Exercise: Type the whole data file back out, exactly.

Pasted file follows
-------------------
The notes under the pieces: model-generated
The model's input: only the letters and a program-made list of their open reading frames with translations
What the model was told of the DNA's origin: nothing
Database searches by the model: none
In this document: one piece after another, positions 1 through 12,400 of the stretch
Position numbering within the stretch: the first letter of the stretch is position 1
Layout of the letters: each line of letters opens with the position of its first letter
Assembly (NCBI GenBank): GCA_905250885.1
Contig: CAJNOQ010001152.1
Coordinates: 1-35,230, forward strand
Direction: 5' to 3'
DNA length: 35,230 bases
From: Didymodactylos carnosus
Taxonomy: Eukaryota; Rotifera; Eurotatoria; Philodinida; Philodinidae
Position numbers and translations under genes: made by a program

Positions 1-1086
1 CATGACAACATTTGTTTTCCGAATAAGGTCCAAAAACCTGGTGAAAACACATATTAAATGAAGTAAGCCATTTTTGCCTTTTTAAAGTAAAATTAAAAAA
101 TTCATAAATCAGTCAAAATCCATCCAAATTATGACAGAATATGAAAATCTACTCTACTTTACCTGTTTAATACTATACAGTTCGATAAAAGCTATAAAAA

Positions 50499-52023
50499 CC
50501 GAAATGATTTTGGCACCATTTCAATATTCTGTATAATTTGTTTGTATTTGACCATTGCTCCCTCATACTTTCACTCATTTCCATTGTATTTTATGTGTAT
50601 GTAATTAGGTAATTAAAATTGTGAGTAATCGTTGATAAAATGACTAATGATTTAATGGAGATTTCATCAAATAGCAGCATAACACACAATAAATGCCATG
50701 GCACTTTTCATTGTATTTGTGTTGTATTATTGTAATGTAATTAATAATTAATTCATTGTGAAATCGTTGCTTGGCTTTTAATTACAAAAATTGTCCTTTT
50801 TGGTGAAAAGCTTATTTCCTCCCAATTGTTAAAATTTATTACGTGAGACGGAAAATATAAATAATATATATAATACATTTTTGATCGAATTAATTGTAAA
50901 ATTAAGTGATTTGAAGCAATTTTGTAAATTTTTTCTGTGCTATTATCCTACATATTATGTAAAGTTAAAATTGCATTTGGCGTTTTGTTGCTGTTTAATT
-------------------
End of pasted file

The notes under the pieces: model-generated
The model's input: only the letters and a program-made list of their open reading frames with translations
What the model was told of the DNA's origin: nothing
Database searches by the model: none
In this document: one piece after another, positions 1 through 12,400 of the stretch
Position numbering within the stretch: the first letter of the stretch is position 1
Layout of the letters: each line of letters opens with the position of its first letter
Assembly (NCBI GenBank): GCA_905250885.1
Contig: CAJNOQ010001152.1
Coordinates: 1-35,230, forward strand
Direction: 5' to 3'
DNA length: 35,230 bases
From: Didymodactylos carnosus
Taxonomy: Eukaryota; Rotifera; Eurotatoria; Philodinida; Philodinidae
Position numbers and translations under genes: made by a program

Positions 1-1086
1 CATGACAACATTTGTTTTCCGAATAAGGTCCAAAAACCTGGTGAAAACACATATTAAATGAAGTAAGCCATTTTTGCCTTTTTAAAGTAAAATTAAAAAA
101 TTCATAAATCAGTCAAAATCCATCCAAATTATGACAGAATATGAAAATCTACTCTACTTTACCTGTTTAATACTATACAGTTCGATAAAAGCTATAAAAA

Positions 50499-52023
50499 CC
50501 GAAATGATTTTGGCACCATTTCAATATTCTGTATAATTTGTTTGTATTTGACCATTGCTCCCTCATACTTTCACTCATTTCCATTGTATTTTATGTGTAT
50601 GTAATTAGGTAATTAAAATTGTGAGTAATCGTTGATAAAATGACTAATGATTTAATGGAGATTTCATCAAATAGCAGCATAACACACAATAAATGCCATG
50701 GCACTTTTCATTGTATTTGTGTTGTATTATTGTAATGTAATTAATAATTAATTCATTGTGAAATCGTTGCTTGGCTTTTAATTACAAAAATTGTCCTTTT
50801 TGGTGAAAAGCTTATTTCCTCCCAATTGTTAAAATTTATTACGTGAGACGGAAAATATAAATAATATATATAATACATTTTTGATCGAATTAATTGTAAA
50901 ATTAAGTGATTTGAAGCAATTTTGTAAATTTTTTCTGTGCTATTATCCTACATATTATGTAAAGTTAAAATTGCATTTGGCGTTTTGTTGCTGTTTAATT